It wouldn't take a big toll on me as far as family goes. I'm in the military and have been deployed for 8 months at a time. 10 days, plus having a cell phone, wouldn't be too hard.

As far as putting the relationship within the band to the test, I think I'd be fine. My band consists of only me and one other person, and we get along great. We haven't toured, but we did play a show 9 hours away, and the trip was a blast.

The money thing would be a pain. I'm pretty good at saving money, and would have to save up before the tour started, because I know I'd go in the hole.

That lack of rest thing though... I just don't think I could handle these month long tours that so many people do. I would do it if the opportunity came up, but I don't know if I'd do it more than once! :lol:

Author:  EmeraldEdge9832 [ Fri Nov 23, 2012 5:34 pm ]
Post subject:  Re: The toll of touring

Heheh...well I never toured overseas, but I did travel to a metal festival in Germany and the toll it took on me was definitely not worth it. I drank so heavily that by the end of the festival I passed out by the road and the ambulance had to take me to the hospital to recover. It was probably the worst, scariest, most uncomfortable experience of my life. Getting home was a real pain in the ass. At least I'm still alive and learned a valuable lesson. Never drink in that type of excess.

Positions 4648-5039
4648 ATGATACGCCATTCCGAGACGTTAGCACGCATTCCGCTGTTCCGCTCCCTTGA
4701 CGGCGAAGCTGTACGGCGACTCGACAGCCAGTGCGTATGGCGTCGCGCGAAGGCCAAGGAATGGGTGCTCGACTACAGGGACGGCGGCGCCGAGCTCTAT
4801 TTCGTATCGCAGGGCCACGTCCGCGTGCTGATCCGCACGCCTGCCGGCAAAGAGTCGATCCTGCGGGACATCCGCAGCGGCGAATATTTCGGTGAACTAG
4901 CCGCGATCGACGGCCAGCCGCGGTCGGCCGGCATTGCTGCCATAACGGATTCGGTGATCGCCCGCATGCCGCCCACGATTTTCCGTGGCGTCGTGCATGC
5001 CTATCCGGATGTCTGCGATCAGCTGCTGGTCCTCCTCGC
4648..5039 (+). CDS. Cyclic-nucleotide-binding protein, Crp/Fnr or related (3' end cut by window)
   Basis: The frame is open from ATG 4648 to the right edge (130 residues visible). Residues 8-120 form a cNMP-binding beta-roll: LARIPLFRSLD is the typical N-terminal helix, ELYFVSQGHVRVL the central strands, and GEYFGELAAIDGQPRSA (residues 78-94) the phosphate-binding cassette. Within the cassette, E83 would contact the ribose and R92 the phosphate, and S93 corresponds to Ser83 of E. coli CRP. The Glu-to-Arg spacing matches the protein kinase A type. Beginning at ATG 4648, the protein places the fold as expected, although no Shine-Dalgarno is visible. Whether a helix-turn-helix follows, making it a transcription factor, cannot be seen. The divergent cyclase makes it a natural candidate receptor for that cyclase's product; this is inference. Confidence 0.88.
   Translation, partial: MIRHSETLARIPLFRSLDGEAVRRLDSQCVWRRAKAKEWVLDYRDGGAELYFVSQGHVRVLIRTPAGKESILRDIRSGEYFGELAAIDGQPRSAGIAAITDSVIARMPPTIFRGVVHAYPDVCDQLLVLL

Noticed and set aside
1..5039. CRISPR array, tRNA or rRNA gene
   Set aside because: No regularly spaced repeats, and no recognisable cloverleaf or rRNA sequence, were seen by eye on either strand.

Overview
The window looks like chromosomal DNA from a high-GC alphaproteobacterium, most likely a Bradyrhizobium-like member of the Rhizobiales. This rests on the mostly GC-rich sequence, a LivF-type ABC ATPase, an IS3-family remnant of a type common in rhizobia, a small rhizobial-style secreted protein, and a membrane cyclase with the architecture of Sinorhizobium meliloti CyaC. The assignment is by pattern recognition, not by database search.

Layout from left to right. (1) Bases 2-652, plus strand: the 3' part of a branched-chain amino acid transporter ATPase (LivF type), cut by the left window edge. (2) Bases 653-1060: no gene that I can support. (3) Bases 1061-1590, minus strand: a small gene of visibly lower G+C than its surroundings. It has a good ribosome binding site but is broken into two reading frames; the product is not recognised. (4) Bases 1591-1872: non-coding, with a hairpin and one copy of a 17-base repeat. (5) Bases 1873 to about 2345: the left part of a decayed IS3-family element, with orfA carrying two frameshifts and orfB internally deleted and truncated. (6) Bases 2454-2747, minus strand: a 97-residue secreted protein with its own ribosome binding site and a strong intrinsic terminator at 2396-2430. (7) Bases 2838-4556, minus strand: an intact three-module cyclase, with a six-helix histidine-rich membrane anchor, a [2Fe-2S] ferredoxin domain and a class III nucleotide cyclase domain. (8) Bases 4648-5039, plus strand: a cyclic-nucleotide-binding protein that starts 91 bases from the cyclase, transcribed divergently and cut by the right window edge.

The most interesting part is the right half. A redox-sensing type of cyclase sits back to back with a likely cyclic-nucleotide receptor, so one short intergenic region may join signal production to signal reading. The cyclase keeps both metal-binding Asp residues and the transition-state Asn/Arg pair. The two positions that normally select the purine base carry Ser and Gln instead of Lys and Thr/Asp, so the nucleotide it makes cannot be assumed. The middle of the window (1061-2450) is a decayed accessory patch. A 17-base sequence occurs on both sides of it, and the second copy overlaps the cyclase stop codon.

As for playing shows with my band, I loved it and as soon as I get another band I can't wait to do it again. Playing shows night after night is my dream. I'm glad I got to partially live it, eventually I hope to live it to an even greater degree.

Author:  FrizzySkernip [ Sun Nov 25, 2012 1:56 pm ]
Post subject:  Re: The toll of touring

I've never really thought about any of this shit. This reminds me of the 'Band members who are nice/assholes' thread, as maybe some of the assholes were stressed out of their minds from some of the excuses posted in this thread.

Author:  ShaolinLambKiller [ Mon Nov 26, 2012 7:48 am ]
Post subject:  Re: The toll of touring

I know all these problems that happened while touring... esp the lack of funds for us playing... it actually what ended up dissolving the band that I did the most touring with cause the guitarist/vocalist always wanted to do a tour in always new cities, never hitting up the ones that we did very well in, and he didn't care if we made at least the gas money. Only one tour we went on out of 6 years was where we actually made more than enough money to cover the gas. It was fun and all back then but later on when I needed to save towards a house and all.. yea not so much where I can't take off a week or 2 weeks every other month just so he could hang out. Everyone else in the band felt the same so it just stopped.

Author:  Erisgaroth [ Thu Nov 29, 2012 2:46 am ]
Post subject:  Re: The toll of touring

All of this seems very bad. I've never experienced something like the things you describe, so it's gonna getting hard to me! But i think it's worth the price, when you enjoyed it.

Author:  ShaolinLambKiller [ Thu Nov 29, 2012 7:10 am ]
Post subject:  Re: The toll of touring

It was def worth going on as long as you aren't expecting anything else aside from getting to play in new locations and hopefully meeting some cool people... to expect to make money and be worshipped on tour is setting yourself up for disappointment. it also helps if you aren't going to be dependent on the funds you will be out. things like buying a house and being away from your immediate family for extended times and possibly losing your job that you might need will def change your mind on if you want to devote a large chunk of your time to touring.